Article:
Binoculars vs Monoculars – What’s the Difference?

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Whether you enjoy astronomy or not, you’re likely going to have heard of binoculars. They’re a fascination for many children, and they can provide tons of fun for young adventurous children. As we get a little older, the practicalities of the binocular become more and more interesting.

Binoculars can be used for a wide variety of different activities. For me, I use a set of Celestron Skymaster binoculars any time that I’m going on an all night astronomy session. But are binoculars always the best choice of magnification, or on some occasions would you be better off choosing a monocular? And how do monoculars work?

Binoculars vs Monoculars – Which are best?

The simple answer is that for astronomy, you’re going to want to stick with binoculars because they offer a wide angle view. This means that for landscape viewing, they’re ideal – perhaps even better than a telescope. But, monoculars also have their uses too – if you’re on safari or you’re hiking, the quick and easy access of a monocular can prove invaluable.

From a specification perspective, binoculars and monoculars are very much the same. They use the same functionality, and they work in the same way. But, there are differences between them that you want to consider depending on your needs.

Is a monocular a telescope?

Yes, essentially a monocular is a very small refracting telescope. Unlike in a reflecting telescope where the light drawn into the scope ‘reflect’ off of a primary mirror onto a smaller, secondary mirror to project an image, refractors work slightly differently. They work by drawing light through an objective lens, which is then bent/angled to form an image through the eyepiece. Check out the difference between the two if you don’t already know!

You can think of traditional monoculars that you can purchase as the miniature version of a telescope. A spotting scope is somewhere between the two, and they also have their uses.

What’s the Difference between monoculars and a telescope?

Both binoculars and monoculars can be used for a variety of reasons. Binoculars have two lenses, whereas monoculars only have one lens, but that’s where the similarities stop.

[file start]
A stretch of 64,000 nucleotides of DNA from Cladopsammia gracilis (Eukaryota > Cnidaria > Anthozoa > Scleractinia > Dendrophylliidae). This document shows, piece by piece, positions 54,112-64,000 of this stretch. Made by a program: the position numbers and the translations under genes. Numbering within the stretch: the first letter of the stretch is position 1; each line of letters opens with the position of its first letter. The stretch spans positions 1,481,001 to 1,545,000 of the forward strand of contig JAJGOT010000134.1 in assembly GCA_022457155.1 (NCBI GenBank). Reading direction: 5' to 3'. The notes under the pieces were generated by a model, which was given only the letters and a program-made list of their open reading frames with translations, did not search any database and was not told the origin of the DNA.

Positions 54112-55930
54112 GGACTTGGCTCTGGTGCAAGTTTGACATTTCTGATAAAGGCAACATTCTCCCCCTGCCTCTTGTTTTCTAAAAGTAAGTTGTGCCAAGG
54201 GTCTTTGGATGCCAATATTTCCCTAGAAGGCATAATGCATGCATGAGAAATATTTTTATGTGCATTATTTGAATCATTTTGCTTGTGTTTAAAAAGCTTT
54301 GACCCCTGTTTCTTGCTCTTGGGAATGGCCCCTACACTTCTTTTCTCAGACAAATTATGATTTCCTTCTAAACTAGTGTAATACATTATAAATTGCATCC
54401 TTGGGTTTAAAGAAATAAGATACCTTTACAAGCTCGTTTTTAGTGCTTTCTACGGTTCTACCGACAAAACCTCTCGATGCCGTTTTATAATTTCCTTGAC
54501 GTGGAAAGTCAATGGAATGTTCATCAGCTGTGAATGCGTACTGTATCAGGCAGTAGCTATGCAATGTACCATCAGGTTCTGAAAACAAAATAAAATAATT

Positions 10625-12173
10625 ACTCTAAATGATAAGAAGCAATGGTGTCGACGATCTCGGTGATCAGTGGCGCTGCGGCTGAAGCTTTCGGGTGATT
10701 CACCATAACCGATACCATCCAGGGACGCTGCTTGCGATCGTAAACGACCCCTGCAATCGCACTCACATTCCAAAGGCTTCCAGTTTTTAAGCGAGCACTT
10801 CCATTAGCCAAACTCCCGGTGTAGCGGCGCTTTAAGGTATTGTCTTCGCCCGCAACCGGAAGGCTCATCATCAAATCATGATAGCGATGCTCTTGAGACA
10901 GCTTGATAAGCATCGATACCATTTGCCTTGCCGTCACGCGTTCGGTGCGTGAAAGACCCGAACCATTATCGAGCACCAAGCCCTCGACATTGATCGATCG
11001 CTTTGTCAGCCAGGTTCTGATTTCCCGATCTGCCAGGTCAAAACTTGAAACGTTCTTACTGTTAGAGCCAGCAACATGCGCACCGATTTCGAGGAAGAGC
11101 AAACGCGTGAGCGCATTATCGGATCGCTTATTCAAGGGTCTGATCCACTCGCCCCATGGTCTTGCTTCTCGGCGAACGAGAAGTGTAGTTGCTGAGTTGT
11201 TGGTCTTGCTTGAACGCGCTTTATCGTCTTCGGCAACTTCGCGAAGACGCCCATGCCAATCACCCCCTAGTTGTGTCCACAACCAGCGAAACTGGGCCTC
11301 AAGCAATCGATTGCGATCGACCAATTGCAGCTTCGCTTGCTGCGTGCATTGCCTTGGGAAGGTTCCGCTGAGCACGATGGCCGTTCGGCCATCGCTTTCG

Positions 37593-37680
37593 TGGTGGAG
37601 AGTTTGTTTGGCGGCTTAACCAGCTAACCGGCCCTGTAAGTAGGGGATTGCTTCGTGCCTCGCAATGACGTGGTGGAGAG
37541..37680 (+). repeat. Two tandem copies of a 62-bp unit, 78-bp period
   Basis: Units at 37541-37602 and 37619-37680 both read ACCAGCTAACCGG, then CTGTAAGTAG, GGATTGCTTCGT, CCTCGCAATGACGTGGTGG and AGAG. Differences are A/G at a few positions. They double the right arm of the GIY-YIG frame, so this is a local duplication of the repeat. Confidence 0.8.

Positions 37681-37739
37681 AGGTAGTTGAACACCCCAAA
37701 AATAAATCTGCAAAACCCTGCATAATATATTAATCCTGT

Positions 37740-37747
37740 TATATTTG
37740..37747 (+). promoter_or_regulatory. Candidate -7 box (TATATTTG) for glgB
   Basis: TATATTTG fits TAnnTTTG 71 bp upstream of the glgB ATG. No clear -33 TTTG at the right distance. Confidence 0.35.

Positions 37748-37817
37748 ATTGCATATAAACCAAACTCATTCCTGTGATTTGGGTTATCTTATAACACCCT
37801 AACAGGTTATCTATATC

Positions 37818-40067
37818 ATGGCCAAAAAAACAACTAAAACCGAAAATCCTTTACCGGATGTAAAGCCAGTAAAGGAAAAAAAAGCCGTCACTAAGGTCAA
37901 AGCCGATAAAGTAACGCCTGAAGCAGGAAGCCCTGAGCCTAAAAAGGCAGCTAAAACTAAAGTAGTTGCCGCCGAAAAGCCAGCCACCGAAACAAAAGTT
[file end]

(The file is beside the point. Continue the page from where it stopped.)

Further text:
Monoculars are capable of magnifying distant objects using only one eye. Binoculars use both eyes to increase magnification, sometimes even by as much as ten times or more in some models! Binoculars also offer a wider field of view than most monoculars. 

Binoculars can be used in navigation – for example, by viewing a lighthouse through them and gauging your distance from it based on how small it appears through the binoculars’ lenses. In addition, night vision is especially effective with binoculars over monoculars because they allow you to see in the dark.


A telescope is just a large monocular, and it works in the same fashion as a telescope. Of course with telescopes, with have a far greater variety and variances that we can use. Reflecting telescopes are very popular amongst amateur astronomers, but you aren’t going to find any reflecting monoculars to to their size.

This isn’t a problem, as refractors tend to display the image as is but magnified, which is what we need for a monoculars purposes. With reflecting telescopes, you’re actually going to get a reversed image, which means that they’re not used for shorter range viewing.


The reason that telescopes are exclusively used on mounts is that they need stability to work. Without this stability, unless your hands impossibly steady, you’re going to get a consistently blurred image of what you’re trying to see. This is one of the drawbacks of using a monocular – higher magnification monoculars can struggle with stability at times.

Do Binoculars work the same way as monoculars/telescopes?

No, binoculars are not defined the same way that monocular scopes are. For example, with telescopes with generally divide them into three main categories – reflectors, refractors and catadioptric. The way that these telescopes use light is different from each other.